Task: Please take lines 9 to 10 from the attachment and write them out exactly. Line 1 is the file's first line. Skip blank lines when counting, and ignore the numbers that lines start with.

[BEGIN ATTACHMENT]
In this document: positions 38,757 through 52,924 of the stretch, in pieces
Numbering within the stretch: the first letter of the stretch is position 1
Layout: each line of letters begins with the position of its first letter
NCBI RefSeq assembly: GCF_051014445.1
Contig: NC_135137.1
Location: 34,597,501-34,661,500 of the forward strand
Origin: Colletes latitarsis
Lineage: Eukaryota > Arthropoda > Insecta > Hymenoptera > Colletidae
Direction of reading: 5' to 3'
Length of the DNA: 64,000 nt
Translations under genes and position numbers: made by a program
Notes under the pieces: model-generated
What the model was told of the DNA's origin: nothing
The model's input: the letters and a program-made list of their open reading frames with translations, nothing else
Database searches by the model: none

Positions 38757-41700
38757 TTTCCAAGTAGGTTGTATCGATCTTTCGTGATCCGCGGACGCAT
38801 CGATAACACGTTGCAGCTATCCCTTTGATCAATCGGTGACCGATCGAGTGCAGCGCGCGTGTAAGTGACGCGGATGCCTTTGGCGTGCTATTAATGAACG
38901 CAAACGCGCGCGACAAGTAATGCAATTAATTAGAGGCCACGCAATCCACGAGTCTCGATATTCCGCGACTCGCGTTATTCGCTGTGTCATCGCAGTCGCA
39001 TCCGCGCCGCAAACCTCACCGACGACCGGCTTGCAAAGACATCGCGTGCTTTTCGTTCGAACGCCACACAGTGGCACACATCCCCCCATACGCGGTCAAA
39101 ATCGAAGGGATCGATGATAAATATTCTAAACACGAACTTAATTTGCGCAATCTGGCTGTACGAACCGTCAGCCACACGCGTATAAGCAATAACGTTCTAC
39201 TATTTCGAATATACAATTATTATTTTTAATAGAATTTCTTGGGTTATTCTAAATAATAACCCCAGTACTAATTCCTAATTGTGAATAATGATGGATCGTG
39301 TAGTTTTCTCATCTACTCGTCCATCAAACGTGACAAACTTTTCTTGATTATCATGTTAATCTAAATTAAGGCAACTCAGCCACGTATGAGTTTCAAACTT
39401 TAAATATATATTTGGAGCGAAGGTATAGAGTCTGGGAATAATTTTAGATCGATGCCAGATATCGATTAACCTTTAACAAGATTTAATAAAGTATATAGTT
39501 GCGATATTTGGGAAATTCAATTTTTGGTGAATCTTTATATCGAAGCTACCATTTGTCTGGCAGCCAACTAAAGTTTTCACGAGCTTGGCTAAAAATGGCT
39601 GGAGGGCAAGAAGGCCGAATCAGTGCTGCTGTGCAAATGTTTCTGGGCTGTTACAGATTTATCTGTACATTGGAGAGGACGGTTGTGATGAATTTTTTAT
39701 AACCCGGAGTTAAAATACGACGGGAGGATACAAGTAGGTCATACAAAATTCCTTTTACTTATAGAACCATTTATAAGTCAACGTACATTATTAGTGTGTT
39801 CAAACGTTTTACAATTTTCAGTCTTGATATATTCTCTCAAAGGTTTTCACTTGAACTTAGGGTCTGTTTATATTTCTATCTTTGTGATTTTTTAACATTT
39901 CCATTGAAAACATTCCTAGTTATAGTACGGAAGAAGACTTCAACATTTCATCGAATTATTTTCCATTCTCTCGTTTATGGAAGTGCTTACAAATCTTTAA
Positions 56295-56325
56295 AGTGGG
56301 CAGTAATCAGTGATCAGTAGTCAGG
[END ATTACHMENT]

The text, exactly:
Direction of reading: 5' to 3'
Length of the DNA: 64,000 nt